My first thought was "Black has elected to play against the Blackmar-Diemer a move down?" I'm firing off the top of my head here, with little time for deep analysis.
It's an interesting position, but I can't help but think it's already lost for Black, somehow. White can throw away a move in the opening, Black shouldn't be able to. With Black throwing away a move like that my instincts are to go for rapid development and open lines, when the lack of a move will be the most painful.
My first thought would be Be3, electing to actually play the gambit if Black finally accepts the pawn. But that may not be to your taste (if you don't know the typical positions and tactics, it can be dangerous). I'm not fond of Bd3 here, for some reason. If I just wanted to get out of this into normal, basically equal waters I might try capturing the d-pawn and playing out the exchanges.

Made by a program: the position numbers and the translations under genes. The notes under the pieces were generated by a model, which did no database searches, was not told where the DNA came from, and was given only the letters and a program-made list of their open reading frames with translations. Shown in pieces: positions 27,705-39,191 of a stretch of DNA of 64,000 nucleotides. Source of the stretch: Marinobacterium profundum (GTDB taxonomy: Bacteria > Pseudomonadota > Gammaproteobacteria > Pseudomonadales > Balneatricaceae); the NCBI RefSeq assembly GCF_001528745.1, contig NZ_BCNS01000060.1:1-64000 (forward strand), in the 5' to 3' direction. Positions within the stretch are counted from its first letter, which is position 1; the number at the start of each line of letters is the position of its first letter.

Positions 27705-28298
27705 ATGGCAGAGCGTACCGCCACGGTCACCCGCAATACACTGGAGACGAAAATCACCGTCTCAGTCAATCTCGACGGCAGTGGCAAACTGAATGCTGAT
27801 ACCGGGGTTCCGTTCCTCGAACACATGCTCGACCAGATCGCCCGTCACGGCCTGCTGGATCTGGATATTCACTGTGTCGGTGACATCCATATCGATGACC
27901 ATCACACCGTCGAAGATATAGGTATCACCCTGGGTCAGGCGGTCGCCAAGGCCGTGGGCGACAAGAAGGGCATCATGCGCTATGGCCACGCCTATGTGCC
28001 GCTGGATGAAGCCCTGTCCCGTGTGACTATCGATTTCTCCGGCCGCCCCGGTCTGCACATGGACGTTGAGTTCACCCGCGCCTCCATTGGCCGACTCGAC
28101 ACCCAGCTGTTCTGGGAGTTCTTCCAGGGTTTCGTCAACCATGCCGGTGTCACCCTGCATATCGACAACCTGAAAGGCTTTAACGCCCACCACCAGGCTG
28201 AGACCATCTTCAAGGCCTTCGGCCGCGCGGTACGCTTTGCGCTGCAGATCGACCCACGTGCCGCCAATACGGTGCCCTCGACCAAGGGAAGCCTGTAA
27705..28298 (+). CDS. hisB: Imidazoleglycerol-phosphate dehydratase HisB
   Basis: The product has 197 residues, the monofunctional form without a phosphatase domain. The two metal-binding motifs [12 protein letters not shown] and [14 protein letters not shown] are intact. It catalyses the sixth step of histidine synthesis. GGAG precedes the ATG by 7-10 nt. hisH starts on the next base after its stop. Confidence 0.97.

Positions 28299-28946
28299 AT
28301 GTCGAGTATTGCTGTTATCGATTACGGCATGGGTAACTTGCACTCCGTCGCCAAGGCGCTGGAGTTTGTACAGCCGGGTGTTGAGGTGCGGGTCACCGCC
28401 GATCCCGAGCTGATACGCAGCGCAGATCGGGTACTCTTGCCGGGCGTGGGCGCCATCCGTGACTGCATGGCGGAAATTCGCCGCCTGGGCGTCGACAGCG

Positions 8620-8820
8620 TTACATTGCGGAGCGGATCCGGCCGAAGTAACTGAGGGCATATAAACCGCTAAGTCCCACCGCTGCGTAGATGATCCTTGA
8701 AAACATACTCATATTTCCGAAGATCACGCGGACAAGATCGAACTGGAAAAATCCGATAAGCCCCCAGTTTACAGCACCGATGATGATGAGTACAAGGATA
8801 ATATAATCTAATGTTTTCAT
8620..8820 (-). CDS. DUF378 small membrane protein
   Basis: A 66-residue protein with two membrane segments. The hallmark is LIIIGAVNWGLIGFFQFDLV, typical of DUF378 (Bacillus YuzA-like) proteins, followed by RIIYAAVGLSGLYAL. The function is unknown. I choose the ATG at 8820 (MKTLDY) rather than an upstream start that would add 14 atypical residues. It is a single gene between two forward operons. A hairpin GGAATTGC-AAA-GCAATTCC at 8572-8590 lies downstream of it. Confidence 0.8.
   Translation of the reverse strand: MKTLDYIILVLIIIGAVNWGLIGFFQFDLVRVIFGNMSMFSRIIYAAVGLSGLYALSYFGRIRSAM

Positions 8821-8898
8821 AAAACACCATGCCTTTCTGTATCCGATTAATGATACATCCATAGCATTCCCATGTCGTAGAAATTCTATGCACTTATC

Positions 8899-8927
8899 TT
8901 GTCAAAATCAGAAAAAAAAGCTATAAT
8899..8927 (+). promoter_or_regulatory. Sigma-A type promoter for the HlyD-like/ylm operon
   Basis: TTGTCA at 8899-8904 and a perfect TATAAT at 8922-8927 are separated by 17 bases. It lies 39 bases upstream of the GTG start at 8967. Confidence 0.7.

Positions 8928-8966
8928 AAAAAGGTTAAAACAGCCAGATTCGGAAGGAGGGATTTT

Bg5 on the surface looks interesting. You'll need to beware of the possible check-and-fork (Qa5) but your threat to win the pawn outright should net you a very weak Black pawn on e4 that White can play against at leisure, probably eventually winning it (Nge2-g3 comes quickly to mind as one way to play for it -- your opponent has thrown away a move, so you shouldn't feel too badly about taking two to place your Knight on a useful square). One advantage of Bg5 on this is it clears the way quickly to castle long, when you'll either be able to also bring Queen and Rook to bear on the weak e-pawn (if your opponent chooses that path) or have your king in safety as you rip open the center and go hunting for the enemy king.
(Some wild lines are dancing through my head about this; you might end up in positions similar to the wilder side of the semi-slav but with having played Nc3 instead of c4.)